Click the image below to watch a discussion about these two studies in this video, which includes the Fauci statement (and thank you Highwire for bringing us this information):
References from the video:
Doherty Institute report
In Australia much has been made of a report from the Doherty Institute:
Post-market validation of the Beijing Genomics Institute (BGI) SARS-CoV-2 Real Time PCR platform continued
Approval of international Covid19 PCR tests was rushed through by the TGA because of the perceived emergency early on in the pandemic, so the Doherty Institute undertook a study to validate the tests after they were already in use.
They tested cultured samples of virus in 3 different labs, to validate the tests. All they did was to establish the tests worked to detect target DNA – we know they work, that’s not the issue. The issue is whether the tests discover if subjects are infectious or not, which is indicated by how much virus is in the samples, and that was barely mentioned in the Doherty report.
The closest they came was to say in cases where over 38 cycles were used, the test should be repeated to check the result, and they have not recommended what number of cycles (Ct, the cycle threshold) would indicate an infected and infectious person.
It is puzzling that at the time of writing Victoria has had 10 days in a row with no new cases, despite a large number of tests being conducted. Today (Monday November 9) the ABC reported:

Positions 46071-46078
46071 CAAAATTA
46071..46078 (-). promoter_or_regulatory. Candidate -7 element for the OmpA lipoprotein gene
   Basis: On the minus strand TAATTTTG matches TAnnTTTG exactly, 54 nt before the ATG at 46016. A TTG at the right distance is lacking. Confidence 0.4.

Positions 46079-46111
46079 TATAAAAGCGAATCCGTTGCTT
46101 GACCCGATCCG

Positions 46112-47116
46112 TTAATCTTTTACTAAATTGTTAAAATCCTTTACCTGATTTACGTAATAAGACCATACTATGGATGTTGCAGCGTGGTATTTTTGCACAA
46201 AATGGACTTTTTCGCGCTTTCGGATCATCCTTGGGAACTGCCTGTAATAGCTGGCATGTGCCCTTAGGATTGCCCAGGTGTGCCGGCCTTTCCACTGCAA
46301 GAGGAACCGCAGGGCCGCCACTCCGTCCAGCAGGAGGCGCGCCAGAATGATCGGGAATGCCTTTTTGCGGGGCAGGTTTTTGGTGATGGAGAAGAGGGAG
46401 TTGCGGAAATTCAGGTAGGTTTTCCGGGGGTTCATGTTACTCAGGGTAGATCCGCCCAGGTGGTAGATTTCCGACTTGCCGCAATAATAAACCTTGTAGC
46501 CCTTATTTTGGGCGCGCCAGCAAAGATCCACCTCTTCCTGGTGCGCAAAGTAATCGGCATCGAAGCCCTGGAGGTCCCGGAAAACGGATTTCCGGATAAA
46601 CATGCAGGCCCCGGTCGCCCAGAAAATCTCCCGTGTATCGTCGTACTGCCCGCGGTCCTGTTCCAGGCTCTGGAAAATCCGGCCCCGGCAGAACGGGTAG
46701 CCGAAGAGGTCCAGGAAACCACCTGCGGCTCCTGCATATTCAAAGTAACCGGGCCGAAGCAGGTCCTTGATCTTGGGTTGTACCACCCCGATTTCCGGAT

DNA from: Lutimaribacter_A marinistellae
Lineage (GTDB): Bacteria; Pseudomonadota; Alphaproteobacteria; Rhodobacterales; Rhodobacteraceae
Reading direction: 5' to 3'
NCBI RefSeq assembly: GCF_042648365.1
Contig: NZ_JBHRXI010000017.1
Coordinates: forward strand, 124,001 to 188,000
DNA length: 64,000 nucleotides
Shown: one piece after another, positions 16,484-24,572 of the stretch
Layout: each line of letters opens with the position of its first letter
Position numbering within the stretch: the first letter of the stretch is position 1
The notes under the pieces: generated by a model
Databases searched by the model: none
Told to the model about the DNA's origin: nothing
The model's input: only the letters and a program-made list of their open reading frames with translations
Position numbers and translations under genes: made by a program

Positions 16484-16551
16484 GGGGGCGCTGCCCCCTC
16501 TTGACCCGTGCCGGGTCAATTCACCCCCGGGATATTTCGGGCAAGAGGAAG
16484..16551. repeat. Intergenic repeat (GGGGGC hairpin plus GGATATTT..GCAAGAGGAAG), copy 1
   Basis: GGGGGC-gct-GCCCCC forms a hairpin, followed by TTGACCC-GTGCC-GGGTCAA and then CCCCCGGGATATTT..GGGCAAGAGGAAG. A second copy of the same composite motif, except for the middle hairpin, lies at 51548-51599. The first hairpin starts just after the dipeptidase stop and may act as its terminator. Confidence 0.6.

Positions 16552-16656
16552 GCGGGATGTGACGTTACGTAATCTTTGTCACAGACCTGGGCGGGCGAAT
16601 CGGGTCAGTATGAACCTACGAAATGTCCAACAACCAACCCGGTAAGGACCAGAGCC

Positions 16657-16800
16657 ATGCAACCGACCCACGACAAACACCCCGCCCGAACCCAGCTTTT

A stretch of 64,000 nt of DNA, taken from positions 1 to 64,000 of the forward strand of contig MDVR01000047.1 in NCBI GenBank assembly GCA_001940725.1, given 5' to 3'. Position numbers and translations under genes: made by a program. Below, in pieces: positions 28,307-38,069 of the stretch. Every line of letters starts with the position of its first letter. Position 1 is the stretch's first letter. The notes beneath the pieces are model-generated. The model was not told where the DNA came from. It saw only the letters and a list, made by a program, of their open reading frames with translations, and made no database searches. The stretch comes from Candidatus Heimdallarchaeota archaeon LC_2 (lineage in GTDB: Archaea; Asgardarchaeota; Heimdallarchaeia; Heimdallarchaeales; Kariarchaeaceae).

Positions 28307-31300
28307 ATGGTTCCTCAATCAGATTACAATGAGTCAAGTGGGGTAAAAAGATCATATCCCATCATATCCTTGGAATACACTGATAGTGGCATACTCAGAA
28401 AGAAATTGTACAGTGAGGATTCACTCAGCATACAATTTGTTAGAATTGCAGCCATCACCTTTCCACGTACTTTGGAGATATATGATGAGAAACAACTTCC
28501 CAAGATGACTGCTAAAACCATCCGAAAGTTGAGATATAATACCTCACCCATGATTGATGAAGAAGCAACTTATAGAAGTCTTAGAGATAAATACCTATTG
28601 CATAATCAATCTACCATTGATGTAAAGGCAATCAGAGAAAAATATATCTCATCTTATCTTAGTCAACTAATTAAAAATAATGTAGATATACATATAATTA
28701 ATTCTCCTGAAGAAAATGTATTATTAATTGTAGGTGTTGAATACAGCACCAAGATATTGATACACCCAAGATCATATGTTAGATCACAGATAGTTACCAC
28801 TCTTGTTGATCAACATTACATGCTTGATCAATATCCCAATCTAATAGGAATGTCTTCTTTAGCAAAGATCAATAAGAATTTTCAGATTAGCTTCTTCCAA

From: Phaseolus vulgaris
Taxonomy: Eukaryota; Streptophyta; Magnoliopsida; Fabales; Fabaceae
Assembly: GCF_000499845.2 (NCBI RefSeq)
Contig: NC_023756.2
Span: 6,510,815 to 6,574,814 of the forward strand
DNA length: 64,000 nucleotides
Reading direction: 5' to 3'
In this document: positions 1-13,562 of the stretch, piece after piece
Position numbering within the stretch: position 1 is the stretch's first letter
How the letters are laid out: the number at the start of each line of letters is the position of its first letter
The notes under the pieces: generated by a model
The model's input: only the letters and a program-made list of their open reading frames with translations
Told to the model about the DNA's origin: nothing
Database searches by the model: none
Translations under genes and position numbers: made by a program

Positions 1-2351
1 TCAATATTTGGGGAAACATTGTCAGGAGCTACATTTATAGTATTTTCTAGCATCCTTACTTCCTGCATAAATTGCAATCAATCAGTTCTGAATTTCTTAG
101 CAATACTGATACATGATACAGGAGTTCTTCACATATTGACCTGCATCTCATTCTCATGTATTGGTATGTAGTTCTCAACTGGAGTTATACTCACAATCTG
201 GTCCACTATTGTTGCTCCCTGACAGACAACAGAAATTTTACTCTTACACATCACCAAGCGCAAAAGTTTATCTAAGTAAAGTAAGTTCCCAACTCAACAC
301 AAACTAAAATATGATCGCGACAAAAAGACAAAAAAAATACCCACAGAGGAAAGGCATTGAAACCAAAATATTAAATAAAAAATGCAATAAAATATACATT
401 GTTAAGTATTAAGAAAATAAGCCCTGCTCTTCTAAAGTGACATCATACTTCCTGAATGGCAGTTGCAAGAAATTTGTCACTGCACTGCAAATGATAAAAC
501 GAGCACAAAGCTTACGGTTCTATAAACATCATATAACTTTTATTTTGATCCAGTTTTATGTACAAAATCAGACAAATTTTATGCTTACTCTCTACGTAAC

Health authorities carried out 10,653 COVID tests on Sunday. Mr Weimar said more than 235,000 tests had been conducted over the past two weeks, and widespread testing would continue for many months, until a vaccine became widely available.
This seems suspicious to us, because the PCR tests have known error margins, and there will always be some positive results when there is a low number of cases.
We wonder if something has changed in the way tests are conducted. Perhaps there has been a change in the way reagents are used, the search for target genes has widened or the cycle threshold has been lowered. We would love to find out from some labs what cycle threshold (Ct) they have been using in the past and continue to use currently.
Whatever is going on, the Andrews government should be making this sort of information available to the public.
There are other questions about the Covid19 PCR tests. For example, they only search for a few genes in the Covid19 virus RNA, and only a small part of those genes are targeted for detection. So the nucleotide sequences targeted in the PCR tests may not be unique to Covid19 virus, but be common to other viruses.
All in all, it is now obvious that a positive result from the Covid19 PCR tests used around the world does not necessarily mean anything, especially in the absence of knowing how many cycles were needed for a sample to give that positive result.
If this is the case, the Covid19 testing relied upon to quarantine people, mandate masks, shut down businesses and ruin people’s lives is entirely flawed, and we can only say a massive fraud on the world’s people has occurred.
Excellent video on PCR for the technically minded:
Coronavirus Test: Real time RT-PCR – Animation video
From Covid Medical Network (based in Victoria):